In the United States there are two types of tailgating. One refers to following too closely while driving and should be avoided and the other has become a sport of its own with over 70 million participants each year. When Americans refer to “going tailgating” they are really talking about going to a tailgate party. Wikipedia defines this as, “a social event held on and around the open tailgate of a vehicle.” No doubt that’s where the term originated but the modern tailgate party is far more than just hanging out on the open end of a pickup truck.
Authors Chris Warner (A Tailgater’s Guide to SEC Football) and Stephen Linn (Fox Sports Tailgating Handbook) both cite the first college football game between Rutgers and Princeton in 1869 as the first tailgate party though Linn suggests the practice of bringing food to party before an event started a few years earlier at the Battle of Bull Run where Union Supporters from the Washington D.C. area brought baskets of food to watch the beginning of the Civil War as it happened. Celebrating before college football games continued to be popular.
Although professional football began in the 1920s it wasn’t until the merger of the AFL and the NFL in the late 1960s and the beginning of Monday night football in 1970 that professional football became what it is today. During this time the advent of the station wagon and George Stephens’ invention of the original Weber portable grill enabled people to bring more people and food to their pre-game celebrations.
NFL and NCAA Football are the most frequently listed tailgating events in multiple surveys. NASCAR races draw huge crowds that stay for several days of pre-race partying with tents, RVs, and massive setups. The main difference is that NASCAR is in a different city every week of the season as opposed to having “home games”. People also tailgate at Major League Baseball games but with 162 games per season for each team it’s not as much of an event for tailgating.
There’s probably no one that knows tailgating as well as Joe Cahn, the self proclaimed “Commissioner of Tailgating”. Since 1996 Joe has been traveling in his RV across the U.S. to all 31 NFL stadiums, over 123 college stadiums, and 9 NASCAR tracks. Along the way he’s met hundreds of thousands of tailgaters and he’s seen the industry come alive with more media attention every year. He’s excited about tailgating growth. “Tailgating gets bigger every year because of the sense of community. It’s become the ‘New American Social,’ the last great neighborhood. More people are participating and more people are learning ways to tailgate better and with gas prices high and ticket prices rising it’s great to know that no matter what you put on the grill from hamburgers to lobsters you’re going to have a great time.”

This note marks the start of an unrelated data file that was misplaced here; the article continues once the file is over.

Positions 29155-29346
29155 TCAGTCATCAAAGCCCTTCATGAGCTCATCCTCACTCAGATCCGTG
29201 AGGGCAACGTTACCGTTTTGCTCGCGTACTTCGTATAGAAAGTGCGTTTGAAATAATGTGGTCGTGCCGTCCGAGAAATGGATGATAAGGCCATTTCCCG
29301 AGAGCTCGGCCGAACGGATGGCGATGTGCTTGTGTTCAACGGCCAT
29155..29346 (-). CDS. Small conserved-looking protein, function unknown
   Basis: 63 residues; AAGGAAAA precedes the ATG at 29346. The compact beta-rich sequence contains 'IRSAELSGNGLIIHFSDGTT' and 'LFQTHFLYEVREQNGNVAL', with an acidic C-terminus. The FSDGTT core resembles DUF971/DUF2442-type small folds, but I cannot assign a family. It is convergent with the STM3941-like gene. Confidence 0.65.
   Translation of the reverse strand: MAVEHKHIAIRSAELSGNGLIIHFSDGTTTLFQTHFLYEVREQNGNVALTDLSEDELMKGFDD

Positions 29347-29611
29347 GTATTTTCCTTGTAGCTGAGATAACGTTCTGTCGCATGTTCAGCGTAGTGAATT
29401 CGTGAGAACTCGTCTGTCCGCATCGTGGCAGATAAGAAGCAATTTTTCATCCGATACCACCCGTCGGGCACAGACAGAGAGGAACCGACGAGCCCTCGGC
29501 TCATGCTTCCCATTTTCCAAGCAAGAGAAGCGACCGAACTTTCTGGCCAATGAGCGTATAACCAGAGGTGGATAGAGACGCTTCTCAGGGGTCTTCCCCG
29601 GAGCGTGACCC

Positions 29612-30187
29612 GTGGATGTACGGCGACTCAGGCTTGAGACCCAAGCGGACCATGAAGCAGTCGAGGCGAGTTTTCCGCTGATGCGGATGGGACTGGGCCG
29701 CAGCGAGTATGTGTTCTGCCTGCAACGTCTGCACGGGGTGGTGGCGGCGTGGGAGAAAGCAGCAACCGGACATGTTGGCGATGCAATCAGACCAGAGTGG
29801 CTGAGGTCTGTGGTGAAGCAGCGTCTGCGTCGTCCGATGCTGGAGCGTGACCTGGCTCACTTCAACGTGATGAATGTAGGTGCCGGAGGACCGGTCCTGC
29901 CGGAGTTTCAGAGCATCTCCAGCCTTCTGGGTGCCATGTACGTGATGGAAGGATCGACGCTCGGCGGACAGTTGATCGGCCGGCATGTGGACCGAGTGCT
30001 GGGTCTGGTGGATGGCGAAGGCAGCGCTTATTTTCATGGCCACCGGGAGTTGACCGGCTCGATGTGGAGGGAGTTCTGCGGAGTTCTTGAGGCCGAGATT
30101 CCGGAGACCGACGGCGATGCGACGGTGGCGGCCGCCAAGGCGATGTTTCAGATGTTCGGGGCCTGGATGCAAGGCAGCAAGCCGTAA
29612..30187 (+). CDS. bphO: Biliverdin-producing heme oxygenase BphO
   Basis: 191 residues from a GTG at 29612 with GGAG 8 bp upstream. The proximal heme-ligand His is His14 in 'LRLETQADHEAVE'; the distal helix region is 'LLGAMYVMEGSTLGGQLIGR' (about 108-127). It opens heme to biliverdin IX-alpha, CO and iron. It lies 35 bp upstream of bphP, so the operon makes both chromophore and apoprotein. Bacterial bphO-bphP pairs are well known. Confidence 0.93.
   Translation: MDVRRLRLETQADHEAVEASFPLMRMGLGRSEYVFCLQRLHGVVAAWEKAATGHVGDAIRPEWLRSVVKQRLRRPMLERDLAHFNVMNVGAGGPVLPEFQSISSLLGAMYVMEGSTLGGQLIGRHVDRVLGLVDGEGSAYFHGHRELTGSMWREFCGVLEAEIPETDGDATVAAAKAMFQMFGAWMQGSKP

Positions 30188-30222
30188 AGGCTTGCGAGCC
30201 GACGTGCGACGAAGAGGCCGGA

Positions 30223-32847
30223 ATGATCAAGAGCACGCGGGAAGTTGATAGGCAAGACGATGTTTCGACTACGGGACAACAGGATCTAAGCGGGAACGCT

Tailgating is also big business in the United States. Billions of dollars are spent on food and equipment each year and that’s not even counting tickets to the game or ad campaigns geared toward tailgaters. Freedom Grill, launched in 2002 as “The Official Grill of Tailgating™”, offers gas barbecue grills specifically designed for tailgaters that attach to the tow hitch of trucks and SUVs and ride on the back just like a bike rack with a grill. The grill swings away for cooking and keeping it outside the vehicle makes it more convenient for travel while also leaving more space inside to bring passengers or supplies.
Many fans have setups so elaborate they take hours to setup. In 2008 Tostitos held a “Beat My Tailgate” competition to find the most dedicated tailgaters in the country. The finalists’ tailgate parties feature everything from a circus tent and a manmade “beach” to a customized truck outfitted with satellite, 7 TVs, and a bed that opens up into a rolling sports bar. While a lot of tailgating gear is of the “do-it-yourself” variety, including an impressive assortment of custom buses, ambulances, and trucks; there are so many companies marketing products specifically for tailgaters that there is an industry trade show in Las Vegas just for tailgating products and licensed merchandise. Tens of thousands of people will be heading to Sin City the third week in January to see the latest greatest products.
While there still many people content to throw a few hot dogs or hamburgers on a disposable charcoal grill, many more tailgaters are paying attention to television shows and cookbooks devoted to better grilling and hosting elaborate feasts with meals you’d normally expect to find only in restaurants. Affordable satellite television services, portable generators, and flat screen television sets provide entertainment and of course there’s always an abundant supply of beverages at a tailgate party. Tailgating in America has really taken on a life of its own and the latest surveys state that up to 30% of tailgaters never even leave the lot to go to the game.